COA Statement on Trump Administration’s Part B Payment Model Proposal

Health Policy
COA Statement on Trump Administration’s Part B Payment Model Proposal Photo

Today the Community Oncology Alliance (COA) released the following statement regarding the Advanced Notice of Proposed Rulemaking (ANPRM) for an International Pricing Index (IPI) Model unveiled by President Trump and United States Secretary of Health and Human Services (HHS) Alex Azar II:

First and foremost, COA is very concerned about ensuring that Medicare seniors have timely and unrestricted access to the most effective and potentially life-saving, physician-prescribed cancer treatments, and without interference from corporate middlemen. This is particularly true given that cancer treatment is becoming more precise and individualized, yet corporate middlemen in Medicare Part D and with private insurance pharmacy benefit plans are increasingly blocking patients from getting their cancer treatments on a timely basis, with the correct dosage, if at all.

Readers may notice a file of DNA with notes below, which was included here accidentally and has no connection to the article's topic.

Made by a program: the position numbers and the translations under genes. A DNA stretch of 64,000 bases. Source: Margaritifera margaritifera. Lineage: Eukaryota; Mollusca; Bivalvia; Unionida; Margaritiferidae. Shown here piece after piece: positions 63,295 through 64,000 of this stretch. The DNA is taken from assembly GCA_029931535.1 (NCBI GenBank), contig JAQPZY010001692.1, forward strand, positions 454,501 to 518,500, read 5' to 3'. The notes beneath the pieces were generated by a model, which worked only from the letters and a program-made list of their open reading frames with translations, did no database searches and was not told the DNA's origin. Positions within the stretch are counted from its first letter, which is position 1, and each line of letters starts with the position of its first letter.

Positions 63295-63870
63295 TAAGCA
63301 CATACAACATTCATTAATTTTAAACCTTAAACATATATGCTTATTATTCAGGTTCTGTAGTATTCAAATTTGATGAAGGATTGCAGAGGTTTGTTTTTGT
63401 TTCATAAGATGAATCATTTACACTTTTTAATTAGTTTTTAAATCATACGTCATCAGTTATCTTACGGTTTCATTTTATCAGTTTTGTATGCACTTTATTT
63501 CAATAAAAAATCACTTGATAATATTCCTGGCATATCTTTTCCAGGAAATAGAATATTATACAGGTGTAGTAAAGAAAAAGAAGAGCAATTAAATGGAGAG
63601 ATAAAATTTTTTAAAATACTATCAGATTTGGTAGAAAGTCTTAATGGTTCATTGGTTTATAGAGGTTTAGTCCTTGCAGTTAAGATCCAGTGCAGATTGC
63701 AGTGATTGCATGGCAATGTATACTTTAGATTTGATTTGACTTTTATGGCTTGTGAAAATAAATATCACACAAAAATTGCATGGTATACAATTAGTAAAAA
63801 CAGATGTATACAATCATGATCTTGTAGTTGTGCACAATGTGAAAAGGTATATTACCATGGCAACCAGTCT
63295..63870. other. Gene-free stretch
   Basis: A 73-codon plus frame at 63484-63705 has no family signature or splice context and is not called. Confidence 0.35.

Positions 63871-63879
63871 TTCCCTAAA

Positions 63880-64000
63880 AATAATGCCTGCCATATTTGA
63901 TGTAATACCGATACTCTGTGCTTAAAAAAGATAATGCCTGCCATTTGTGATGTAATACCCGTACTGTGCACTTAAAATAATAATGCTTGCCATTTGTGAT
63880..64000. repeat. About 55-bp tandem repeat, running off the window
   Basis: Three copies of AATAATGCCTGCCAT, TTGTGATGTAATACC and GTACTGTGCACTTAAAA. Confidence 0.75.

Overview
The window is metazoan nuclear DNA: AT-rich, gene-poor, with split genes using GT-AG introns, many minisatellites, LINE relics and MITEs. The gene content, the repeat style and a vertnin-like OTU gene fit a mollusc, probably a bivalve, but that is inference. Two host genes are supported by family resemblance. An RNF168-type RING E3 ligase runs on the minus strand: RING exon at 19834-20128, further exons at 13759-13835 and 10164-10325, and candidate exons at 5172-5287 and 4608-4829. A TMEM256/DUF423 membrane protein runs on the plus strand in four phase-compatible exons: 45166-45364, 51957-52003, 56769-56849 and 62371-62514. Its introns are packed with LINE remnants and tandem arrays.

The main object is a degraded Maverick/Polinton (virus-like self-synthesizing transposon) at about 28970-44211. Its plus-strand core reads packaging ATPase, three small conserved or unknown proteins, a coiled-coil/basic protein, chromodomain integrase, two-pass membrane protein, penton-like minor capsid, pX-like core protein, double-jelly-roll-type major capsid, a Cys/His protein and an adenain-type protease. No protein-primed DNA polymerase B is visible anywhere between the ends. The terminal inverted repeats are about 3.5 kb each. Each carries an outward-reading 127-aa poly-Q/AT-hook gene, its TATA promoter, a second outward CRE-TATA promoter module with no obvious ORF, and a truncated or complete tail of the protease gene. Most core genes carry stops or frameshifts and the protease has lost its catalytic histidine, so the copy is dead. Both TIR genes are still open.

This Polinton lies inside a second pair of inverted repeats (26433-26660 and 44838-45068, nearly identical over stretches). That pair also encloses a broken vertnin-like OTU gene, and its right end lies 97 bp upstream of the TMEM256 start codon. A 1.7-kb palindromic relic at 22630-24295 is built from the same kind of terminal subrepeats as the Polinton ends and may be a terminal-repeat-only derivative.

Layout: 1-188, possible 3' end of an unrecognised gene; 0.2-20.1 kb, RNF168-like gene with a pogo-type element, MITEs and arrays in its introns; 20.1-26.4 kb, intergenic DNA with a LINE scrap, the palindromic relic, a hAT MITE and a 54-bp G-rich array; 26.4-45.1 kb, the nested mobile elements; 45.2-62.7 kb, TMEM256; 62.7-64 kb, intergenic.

COA cautions the administration against disruptive changes to the current Part B drug distribution and cancer care delivery system, which is time-proven as effective and efficient for patients with patients. COA is concerned that the IPI will either repeat past reform mistakes (such as the Competitive Acquisition Program, CAP) or introduce the same cancer treatment access challenges experienced by cancer patients today with pharmacy benefit managers (PBMs) and other middlemen under Medicare Part D.

COA believes that any proposals to introduce new third-party middlemen to the Part B system, as the IPI possibly proposes with new “private sector vendors” (translation: middlemen), will interfere with the quality, accuracy, and timeliness of treatment for Medicare beneficiaries.